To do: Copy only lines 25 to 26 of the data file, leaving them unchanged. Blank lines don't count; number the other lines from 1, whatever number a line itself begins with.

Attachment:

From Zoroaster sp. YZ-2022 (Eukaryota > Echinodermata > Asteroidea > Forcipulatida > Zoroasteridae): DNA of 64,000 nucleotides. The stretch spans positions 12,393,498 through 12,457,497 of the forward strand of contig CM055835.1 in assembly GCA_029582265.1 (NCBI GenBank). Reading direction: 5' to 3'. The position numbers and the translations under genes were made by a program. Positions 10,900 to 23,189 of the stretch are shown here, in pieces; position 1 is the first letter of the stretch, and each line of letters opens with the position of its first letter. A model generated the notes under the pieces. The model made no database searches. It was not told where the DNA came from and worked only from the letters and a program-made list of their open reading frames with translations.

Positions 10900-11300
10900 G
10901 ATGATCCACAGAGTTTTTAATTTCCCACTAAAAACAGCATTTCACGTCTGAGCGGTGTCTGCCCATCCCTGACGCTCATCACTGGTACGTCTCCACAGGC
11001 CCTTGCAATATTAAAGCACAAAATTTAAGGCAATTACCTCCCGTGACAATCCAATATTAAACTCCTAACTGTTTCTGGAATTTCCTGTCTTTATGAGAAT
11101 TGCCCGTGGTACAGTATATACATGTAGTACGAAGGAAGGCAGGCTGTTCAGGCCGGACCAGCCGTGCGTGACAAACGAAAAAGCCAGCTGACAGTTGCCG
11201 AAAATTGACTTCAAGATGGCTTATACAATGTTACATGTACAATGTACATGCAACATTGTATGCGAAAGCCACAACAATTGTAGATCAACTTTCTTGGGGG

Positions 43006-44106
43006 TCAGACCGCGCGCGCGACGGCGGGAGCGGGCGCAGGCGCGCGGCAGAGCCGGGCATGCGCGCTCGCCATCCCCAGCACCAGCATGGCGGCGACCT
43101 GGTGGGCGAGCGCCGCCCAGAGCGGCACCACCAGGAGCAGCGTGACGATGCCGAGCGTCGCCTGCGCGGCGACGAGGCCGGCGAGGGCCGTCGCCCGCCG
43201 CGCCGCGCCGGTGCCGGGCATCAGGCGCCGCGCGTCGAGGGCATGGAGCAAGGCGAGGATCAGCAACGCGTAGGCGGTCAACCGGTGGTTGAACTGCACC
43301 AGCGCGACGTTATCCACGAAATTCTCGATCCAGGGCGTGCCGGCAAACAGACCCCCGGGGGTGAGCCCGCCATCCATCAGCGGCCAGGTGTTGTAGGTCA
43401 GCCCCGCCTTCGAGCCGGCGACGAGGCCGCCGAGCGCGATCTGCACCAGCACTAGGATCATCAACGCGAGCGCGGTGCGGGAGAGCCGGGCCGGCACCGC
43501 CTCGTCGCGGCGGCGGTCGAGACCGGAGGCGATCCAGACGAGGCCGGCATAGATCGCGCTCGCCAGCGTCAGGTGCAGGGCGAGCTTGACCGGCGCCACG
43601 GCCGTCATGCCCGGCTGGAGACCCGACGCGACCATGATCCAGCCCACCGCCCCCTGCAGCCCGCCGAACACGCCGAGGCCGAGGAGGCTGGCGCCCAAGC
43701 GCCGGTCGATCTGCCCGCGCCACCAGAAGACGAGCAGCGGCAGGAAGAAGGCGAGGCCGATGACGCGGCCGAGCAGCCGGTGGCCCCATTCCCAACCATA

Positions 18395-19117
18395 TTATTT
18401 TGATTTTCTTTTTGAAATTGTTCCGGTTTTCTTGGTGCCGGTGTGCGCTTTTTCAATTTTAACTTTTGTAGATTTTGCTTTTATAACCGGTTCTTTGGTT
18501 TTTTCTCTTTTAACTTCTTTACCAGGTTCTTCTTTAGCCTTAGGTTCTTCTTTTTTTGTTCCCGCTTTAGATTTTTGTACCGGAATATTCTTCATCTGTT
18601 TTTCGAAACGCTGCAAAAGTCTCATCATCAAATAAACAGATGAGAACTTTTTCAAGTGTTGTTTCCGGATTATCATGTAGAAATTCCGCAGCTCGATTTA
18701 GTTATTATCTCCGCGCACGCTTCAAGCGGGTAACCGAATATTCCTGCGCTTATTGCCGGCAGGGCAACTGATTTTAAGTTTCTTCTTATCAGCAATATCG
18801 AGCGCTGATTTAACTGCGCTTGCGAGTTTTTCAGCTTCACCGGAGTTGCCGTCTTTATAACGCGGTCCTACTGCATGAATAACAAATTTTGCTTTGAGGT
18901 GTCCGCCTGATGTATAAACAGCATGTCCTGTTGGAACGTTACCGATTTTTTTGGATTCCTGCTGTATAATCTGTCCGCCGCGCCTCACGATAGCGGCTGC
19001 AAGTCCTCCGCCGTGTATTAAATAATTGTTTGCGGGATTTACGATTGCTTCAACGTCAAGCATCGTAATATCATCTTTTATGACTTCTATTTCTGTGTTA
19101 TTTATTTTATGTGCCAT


19001 AAGTCCTCCGCCGTGTATTAAATAATTGTTTGCGGGATTTACGATTGCTTCAACGTCAAGCATCGTAATATCATCTTTTATGACTTCTATTTCTGTGTTA
19101 TTTATTTTATGTGCCAT